Good for the IASB!
There’s an article here in the Financial Times which describes how the International Accounting Standards Board is complaining publicly about how certain financial institutions are lying through their teeth about how much their Greek debt is worth.
It’s a rare stand for them (in fact the article describes it as “unprecedented”), and it highlights just how much a difference in assumptions in your model can make for the end result:
Financial institutions have slashed billions of euros from the value of their Greek government bond holdings following the country’s second bail-out. The extent to which Greek sovereign debt losses were acknowledged has varied, with some banks and insurers writing down their holdings by a half and others by only a fifth.
It all comes down to whether the given institution decided to use a “mark to model” valuation for their Greek debt or a “mark to market” valuation. “Mark to model” valuations are used in accounting when the market is “sufficiently illiquid” that it’s difficult to gauge the market price of a security; however, it’s often used (as IASB is claiming here) as a ruse to be deceptive about true values when you just don’t want to admit the truth.
There’s an amusingly technical description of the mark to model valuation for Greek debt used by BNP Paribas here. I’m no accounting expert but my overall takeaway is that it’s a huge stretch to believe that something as large as a sovereign debt market is illiquid and needs mark to model valuation: true, not many people are trading Greek bonds right now, but that’s because they suck so much and nobody wants to sell them at their true price since then they’d have to mark down their holdings. It’s a cyclical and unacceptable argument.
In any case, it’s nice to see the IASB make a stand. And it’s an example where, although there are two possible assumptions one can make, there really is a better, more reasonable one that should be made.
That reminds me, here’s another example of different assumptions changing the end result by quite a lot. The “trillion dollar mistake” that S&P supposedly made was in fact caused by them making a different assumption than that which the White House was prepared to make:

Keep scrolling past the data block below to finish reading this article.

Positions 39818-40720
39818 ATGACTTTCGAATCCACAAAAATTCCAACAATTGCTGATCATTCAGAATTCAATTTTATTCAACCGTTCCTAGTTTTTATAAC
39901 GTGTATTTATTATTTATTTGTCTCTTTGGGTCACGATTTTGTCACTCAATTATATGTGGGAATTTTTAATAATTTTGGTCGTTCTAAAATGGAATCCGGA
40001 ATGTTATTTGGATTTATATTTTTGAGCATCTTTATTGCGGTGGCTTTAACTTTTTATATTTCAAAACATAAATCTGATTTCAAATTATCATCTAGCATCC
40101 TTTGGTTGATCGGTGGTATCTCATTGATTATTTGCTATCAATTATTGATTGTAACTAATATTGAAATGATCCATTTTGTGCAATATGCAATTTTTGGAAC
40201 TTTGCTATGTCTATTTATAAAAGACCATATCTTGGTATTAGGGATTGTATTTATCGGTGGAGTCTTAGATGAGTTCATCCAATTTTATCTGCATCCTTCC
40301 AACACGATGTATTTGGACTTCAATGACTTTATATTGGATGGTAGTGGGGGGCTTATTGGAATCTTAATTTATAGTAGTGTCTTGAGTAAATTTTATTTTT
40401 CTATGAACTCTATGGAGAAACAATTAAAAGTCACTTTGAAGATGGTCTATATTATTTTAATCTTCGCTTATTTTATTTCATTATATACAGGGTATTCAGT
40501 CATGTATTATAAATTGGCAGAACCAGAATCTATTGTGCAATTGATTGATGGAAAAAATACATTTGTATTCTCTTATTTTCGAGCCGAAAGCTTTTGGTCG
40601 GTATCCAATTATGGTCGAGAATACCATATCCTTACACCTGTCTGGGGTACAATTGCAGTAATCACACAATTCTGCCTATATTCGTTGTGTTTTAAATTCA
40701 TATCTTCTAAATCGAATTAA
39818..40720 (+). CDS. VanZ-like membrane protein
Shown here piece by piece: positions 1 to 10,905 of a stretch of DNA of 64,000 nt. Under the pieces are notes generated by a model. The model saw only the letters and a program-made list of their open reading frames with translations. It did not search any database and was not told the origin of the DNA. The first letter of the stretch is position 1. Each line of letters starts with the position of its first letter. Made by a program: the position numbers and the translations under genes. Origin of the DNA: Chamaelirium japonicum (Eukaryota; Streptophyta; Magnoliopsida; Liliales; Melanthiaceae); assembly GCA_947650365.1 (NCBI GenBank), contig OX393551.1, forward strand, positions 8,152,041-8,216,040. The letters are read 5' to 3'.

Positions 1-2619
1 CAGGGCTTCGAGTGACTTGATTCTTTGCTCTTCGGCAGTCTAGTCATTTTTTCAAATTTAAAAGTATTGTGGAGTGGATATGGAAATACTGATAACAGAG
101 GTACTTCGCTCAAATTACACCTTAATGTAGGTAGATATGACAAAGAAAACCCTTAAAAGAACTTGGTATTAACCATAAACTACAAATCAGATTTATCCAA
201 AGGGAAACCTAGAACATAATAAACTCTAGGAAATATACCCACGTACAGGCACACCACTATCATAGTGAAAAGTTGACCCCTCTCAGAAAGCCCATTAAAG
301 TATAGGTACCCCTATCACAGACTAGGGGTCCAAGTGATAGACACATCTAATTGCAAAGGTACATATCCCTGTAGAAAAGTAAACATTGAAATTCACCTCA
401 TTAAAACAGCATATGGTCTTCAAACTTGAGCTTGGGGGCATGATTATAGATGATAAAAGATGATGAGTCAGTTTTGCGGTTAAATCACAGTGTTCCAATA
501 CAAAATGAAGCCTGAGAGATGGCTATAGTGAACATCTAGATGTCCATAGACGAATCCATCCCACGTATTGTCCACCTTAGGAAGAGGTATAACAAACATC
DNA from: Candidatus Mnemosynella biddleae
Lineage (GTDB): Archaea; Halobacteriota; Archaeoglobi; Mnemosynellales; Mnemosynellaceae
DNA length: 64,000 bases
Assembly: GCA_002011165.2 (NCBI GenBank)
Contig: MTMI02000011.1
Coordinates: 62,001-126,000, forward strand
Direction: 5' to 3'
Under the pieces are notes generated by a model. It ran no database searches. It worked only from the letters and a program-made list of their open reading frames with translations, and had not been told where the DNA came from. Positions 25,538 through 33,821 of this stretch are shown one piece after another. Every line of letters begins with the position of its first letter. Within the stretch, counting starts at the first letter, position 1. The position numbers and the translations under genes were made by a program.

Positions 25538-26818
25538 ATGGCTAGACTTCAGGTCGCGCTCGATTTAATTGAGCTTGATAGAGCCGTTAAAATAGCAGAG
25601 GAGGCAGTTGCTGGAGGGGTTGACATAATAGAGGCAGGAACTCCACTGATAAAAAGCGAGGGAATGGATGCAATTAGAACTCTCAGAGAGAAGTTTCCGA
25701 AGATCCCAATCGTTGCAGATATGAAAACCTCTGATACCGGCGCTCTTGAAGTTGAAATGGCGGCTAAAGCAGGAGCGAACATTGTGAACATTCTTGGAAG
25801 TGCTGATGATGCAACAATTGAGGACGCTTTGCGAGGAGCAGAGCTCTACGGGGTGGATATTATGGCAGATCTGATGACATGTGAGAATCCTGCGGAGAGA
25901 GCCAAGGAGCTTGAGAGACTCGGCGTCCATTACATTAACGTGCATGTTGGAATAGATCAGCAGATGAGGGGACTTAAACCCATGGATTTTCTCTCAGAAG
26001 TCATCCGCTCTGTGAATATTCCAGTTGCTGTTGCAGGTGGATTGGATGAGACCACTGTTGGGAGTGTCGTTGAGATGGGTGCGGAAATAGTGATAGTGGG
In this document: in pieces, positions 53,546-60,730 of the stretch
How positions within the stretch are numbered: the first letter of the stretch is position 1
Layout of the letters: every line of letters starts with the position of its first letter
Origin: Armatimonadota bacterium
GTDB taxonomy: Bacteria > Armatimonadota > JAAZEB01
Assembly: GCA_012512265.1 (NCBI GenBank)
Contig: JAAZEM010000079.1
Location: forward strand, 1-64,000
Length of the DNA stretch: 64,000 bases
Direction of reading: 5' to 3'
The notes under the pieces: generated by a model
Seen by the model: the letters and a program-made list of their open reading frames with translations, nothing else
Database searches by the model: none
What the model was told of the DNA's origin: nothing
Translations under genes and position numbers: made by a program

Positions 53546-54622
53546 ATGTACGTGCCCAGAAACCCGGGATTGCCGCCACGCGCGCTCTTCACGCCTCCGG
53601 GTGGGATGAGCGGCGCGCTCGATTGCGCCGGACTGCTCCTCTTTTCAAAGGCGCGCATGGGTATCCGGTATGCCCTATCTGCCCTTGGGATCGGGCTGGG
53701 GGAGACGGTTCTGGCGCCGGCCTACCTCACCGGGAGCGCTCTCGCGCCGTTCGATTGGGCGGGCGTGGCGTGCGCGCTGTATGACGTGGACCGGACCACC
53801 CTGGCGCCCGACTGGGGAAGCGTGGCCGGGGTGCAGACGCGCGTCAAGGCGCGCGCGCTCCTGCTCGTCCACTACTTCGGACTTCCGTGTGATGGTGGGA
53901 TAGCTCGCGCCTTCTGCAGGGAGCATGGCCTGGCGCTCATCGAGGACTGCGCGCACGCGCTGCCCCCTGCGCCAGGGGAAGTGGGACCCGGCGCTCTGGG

As it turns out, the sharpshooters were wide of the target. S&P didn’t make an arithmetical error, as Summers would have us believe. Nor did the sovereign-debt analysts show “a stunning lack of knowledge,” as Treasury Secretary Tim Geithner claimed. Rather, they used a different assumption about the growth rate of discretionary spending, something the nonpartisan Congressional Budget Office does regularly in its long-term outlook.
CBO’s “alternative fiscal scenario,” which S&P used for its initial analysis, assumes discretionary spending increases at the same rate as nominal gross domestic product, or about 5 percent a year. CBO’s baseline scenario, which is subject to current law, assumes 2.5 percent annual growth in these outlays, which means less new debt over 10 years.
Is anyone surprised about this? Not me. It also goes under the category of “modeling error”, which is super important for people to know and to internalize: different but reasonable assumptions going into a mathematical model can have absolutely huge effects on the output. Put another way, we won’t be able to infer anything from a model unless we have some estimate of the modeling error, and in this case we see the modeling error involves at least one trillion dollars.